NEWS

Academics Shed Light On Cheque Fraud Operation

Two academics have described how a crime syndicate used modern technology and readily available substance to allegedly defraud companies hundreds of thousands of dollars’ worth of goods. Computer Network Science
20 Dec 2018 12:03
Academics Shed Light On Cheque Fraud Operation

Two academics have described how a crime syndicate used modern technology and readily available substance to allegedly defraud companies hundreds of thousands of dollars’ worth of goods.

Computer Network Science adjunct senior lecturer at the University of the South Pacific (USP) Sunil Lal said people could easily access sophisticated software and technology on the internet to do bogus transactions.

The Fiji National University (FNU) Head of Department for Chemistry Professor Rajendra Prasad, says “cheque washing” or forged cheques could be detected by closely looking at the cheque.

Mr Lal said: “One possibility is that the account which the email was sent from indicating payment was hacked or it is compromised.

“Then there is spoofed email where you can change the ‘from’ address. You need to know the server and you can literally send an email to anyone pretending to be a business company making payments to businesses.

“The software in this case would have been SPTM (Simple Mail Transfer Protocol) whereby the hackers would have access to the server within the organisation.

“As long as you have an open relay in that organisation and I know the mail server, I can connect to it.”

He said people would not know that the email was not secured.

“There are ways to secure mail. You need to digitally sign an email. There will be a golden padlock indicating the email or website is secure.

“This uses end-to-end encryption to protect the message privacy, while digital signatures provide additional security attributes.”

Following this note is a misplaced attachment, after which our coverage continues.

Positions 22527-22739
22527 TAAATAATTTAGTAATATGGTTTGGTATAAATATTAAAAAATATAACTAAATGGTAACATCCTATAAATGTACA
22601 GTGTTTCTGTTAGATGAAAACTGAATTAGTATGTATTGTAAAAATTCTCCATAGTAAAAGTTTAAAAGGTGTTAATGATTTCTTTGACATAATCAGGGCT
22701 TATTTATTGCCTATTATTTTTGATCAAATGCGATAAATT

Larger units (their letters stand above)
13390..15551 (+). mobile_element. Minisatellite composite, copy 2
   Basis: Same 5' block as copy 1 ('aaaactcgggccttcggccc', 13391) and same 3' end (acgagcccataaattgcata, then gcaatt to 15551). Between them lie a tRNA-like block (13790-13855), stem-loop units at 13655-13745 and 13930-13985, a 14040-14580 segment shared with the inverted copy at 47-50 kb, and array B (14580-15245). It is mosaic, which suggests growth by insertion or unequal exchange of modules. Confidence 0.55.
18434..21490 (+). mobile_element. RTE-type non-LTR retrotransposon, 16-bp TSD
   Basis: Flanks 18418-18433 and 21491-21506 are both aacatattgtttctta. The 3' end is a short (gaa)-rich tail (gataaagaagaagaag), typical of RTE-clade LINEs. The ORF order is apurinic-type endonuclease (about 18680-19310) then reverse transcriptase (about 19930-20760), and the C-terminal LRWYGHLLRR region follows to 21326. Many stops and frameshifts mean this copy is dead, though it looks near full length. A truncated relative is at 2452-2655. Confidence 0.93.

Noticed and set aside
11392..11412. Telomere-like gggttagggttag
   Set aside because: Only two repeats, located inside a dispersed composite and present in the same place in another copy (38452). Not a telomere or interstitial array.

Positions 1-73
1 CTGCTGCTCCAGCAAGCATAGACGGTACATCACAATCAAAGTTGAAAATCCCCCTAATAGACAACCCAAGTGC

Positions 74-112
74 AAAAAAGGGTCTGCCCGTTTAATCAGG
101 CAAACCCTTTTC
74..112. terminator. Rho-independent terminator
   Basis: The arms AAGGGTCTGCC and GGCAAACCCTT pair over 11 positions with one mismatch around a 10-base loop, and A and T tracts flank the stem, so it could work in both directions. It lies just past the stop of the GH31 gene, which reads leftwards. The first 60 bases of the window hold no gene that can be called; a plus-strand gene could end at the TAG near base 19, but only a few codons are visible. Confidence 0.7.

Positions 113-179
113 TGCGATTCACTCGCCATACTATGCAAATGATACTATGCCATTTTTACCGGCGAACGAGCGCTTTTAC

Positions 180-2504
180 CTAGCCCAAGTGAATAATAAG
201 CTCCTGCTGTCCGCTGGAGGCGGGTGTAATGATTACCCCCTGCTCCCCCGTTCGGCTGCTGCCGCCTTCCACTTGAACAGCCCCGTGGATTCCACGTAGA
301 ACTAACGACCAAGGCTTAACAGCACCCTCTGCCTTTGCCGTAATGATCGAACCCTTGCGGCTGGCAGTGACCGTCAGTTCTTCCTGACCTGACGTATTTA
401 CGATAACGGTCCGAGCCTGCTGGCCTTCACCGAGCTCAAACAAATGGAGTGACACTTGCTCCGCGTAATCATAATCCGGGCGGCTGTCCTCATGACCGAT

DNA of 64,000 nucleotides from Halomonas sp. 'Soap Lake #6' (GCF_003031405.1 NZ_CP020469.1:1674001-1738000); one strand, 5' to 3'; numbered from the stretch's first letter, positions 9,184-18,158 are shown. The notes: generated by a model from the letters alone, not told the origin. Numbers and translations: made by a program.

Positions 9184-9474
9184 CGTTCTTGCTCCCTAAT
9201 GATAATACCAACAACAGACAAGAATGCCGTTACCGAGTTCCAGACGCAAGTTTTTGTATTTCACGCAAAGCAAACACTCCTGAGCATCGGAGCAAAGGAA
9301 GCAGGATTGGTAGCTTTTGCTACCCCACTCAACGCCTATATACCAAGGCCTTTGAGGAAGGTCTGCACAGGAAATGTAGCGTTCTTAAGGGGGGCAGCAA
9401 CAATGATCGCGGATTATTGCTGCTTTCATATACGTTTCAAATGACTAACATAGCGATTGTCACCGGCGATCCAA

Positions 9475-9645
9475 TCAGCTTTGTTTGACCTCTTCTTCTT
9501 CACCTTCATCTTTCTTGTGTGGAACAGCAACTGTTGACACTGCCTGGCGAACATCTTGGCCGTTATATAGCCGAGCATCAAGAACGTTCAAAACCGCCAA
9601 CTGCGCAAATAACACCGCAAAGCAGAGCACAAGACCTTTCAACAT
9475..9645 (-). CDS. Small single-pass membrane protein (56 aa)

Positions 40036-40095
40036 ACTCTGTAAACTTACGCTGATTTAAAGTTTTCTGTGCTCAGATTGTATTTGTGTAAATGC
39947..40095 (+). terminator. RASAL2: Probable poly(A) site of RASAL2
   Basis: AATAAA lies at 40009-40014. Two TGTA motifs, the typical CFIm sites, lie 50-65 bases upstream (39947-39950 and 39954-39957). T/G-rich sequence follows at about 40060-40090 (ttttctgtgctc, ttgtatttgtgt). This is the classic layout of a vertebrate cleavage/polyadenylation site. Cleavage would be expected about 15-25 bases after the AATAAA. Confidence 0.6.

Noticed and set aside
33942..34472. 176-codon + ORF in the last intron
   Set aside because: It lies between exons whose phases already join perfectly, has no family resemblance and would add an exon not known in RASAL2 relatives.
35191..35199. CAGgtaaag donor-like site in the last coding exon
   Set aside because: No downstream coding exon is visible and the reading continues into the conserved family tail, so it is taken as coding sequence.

Professor Prasad said readily available materials such as acetone, spirit, alcohol and benzene can be used by fraudsters to fool big businesses.

Acetone is a volatile and flammable clear liquid used for thinning polyester resin, cleaning tools used with it, and dissolving products like superglue. It is also used as one of the volatile components of some paints and varnishes.

“The solvents which are used to erase part of the words and numbers on the cheques would leave ink residues,” he said.

“Also, the cheque-washing would dull the area where the solvents were applied hence it could be easy to spot.”

Professor Prasad said it would be hard for the scammers to use the same pen with the same kind of ink to write on the cheques.

“The pen used to write on the cheques will dent the paper and it is another sign that the cheque has been manipulated.

“This can be easily identified under a microscope.

“There can be two types of techniques employed to conduct cheque-washing. One can be using the water bath technique whereby the whole cheque will be submerged in the solvent and the ink would come off.

“The other technique could be dipping a cotton bud in the solvent and applying it on the ink. This could wipe off the ink and leave it blank.

“The other thing to note was the availability of the videos on YouTube on cheque-washing techniques. This can be used by any ordinary person to write fake cheques.”

Prof Prasad said these solvents could be readily available from hardware stores to normal supermarkets. Police are continuing their investigations as more companies come forward to admit they were victims of the syndicate.

 Edited by Epineri Vula

Feedback:  sheenam.chandra@fijisun.com.fj

 

 

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